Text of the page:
CALIFORNIA

Broad's L.A. museum will be free to everyone

Billionaire philanthropist Eli Broad said he's hit on a fail-safe way to expose the most people possible to his collection of priceless contemporary art: He's going to let everybody in for free to the $140 million museum he's building in downtown Los Angeles.

Broad made the announcement during a hard-hat tour of the block-long building going up next to the Walt Disney Concert Hall. Named The Broad, it is scheduled to open toward the end of next year.

"Art helps people be more creative in their thinking," said Broad, 80, who has helped transform downtown. "I've always believed that every city needs a vibrant center, and it occurred to me 50 years ago when we came here that Los Angeles was missing a vibrant center."

AIRLINES

Southwest enforcing its no-show policy

Passengers who fail to cancel bookings on Southwest now face loss of the ticket's value if they don't show up.

Under a new policy, customers who buy nonrefundable tickets such as Wanna Get Away fares must cancel at least 10 minutes before scheduled departure or forfeit the ticket's value.

In the past, there was little incentive to cancel, because Southwest let customers use the value of the unused ticket toward another flight within one year. That meant seats flew empty when Southwest could have sold them to somebody else.


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Southwest is still letting passengers change nonrefundable tickets ahead of time without penalty. Most other big airlines charge a $200 change fee.

ASIA

China opens world's highest civilian airport

China has begun flight operations at the world's highest civilian airport in a bid to boost tourism and tighten control over the country's restive west.

At an elevation of 14,472 feet above sea level, Daocheng Yading Airport replaces the previous champion, Bangda Airport in the Tibet Autonomous Region, 14,219 feet.

Aircraft engines produce less thrust at such elevations because of the much thinner air, calling for longer runways. Passengers are also warned of light-headedness and other symptoms of altitude sickness on arrival.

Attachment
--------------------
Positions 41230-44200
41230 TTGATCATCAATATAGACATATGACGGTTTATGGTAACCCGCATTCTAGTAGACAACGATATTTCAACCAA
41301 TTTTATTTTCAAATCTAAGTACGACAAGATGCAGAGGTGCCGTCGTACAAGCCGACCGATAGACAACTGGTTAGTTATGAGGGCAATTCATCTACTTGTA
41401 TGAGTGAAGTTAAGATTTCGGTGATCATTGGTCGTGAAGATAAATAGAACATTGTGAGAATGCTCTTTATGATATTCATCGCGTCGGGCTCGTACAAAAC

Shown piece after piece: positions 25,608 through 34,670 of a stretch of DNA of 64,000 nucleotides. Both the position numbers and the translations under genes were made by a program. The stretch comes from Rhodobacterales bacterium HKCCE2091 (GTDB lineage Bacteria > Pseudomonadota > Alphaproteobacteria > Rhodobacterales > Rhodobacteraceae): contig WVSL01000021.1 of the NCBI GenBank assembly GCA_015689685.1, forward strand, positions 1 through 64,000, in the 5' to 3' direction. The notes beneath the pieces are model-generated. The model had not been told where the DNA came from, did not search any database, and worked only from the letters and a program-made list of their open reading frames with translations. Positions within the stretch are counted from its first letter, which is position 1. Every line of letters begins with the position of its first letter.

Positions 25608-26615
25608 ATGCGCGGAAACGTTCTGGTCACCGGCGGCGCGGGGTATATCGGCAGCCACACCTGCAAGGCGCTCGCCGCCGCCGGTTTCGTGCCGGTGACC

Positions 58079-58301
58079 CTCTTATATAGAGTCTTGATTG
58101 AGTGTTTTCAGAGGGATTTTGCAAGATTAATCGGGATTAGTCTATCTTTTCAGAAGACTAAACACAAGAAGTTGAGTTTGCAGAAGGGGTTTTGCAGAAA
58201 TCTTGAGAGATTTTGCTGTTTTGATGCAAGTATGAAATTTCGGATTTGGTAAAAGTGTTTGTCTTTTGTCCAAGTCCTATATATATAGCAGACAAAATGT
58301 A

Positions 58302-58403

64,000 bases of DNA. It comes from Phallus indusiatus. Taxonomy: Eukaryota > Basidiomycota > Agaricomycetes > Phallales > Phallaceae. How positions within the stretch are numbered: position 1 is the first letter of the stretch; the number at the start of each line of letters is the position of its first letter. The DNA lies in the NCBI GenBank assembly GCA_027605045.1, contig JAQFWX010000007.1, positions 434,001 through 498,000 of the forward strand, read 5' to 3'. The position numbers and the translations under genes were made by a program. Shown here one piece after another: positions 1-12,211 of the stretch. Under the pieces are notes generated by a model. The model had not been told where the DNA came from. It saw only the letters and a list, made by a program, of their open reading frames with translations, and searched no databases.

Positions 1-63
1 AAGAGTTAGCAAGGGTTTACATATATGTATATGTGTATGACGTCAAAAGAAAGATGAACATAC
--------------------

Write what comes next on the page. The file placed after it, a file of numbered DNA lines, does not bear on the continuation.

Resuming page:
State media said flights from the new airport that began Monday will slash travel time from scenic Daocheng Yading to Sichuan's provincial capital of Chengdu from two days by bus to just 65 minutes. Other routes are to begin by the end of the month.

The region is a gateway to Tibet, one that Beijing has sought to promote for tourism as way of tamping down dissent among the native population and stabilizing the area through economic development.

UNITED STATES

Culinary Union warns of strike in Vegas

The Culinary Union has issued a written warning to Wall Street investors, saying a strike by Las Vegas hotel workers is possible if contracts aren't inked soon with two major companies.

The union, which represents some 50,000 bartenders, maids and food servers, has been in negotiations with gambling giants MGM Resorts International and Caesars Entertainment Corp.

MGM and Caesars officials say they expect to reach agreements with the union. The two companies operate some 20 Strip-area hotel-casinos and have signed extensions for contracts that expired June 1 while talks take place.

Amtrak adds 'Dome Car' for leaf-peeping tours

Amtrak is bringing its one-and-only "Dome Car" to upstate New York for the fall leaf-peeping season.

The car features an upper level with windows on all sides and overhead to give passengers good views of the fall colors on the route from Albany to Montreal through Oct. 29.

The refurbished vintage car dates to 1955. Seats are available on a first-come, first-served basis.

Hawaii now courting tourists from China

The Hawaii Tourism Authority's new marketing representative in China is asking Hawaii travel professionals to do more to accommodate Chinese travelers.

Brenda He of Travel Link Marketing recently told a tourism conference in Honolulu that hotels need to support Chinese tour operators and provide some rooms at special fares. She also said companies should have a Chinese sales team, because Chinese tour operators don't do business the same way as Japanese tour operators.

The tourism authority views China as a major growth market. It recently hired Travel Link Marketing to promote Hawaii tourism in China.

He says her target is to bring more than 180,000 Chinese travelers to Hawaii next year. That's about 30 percent more than the 140,000 arriving this year.

-- Compiled from Associated Press reports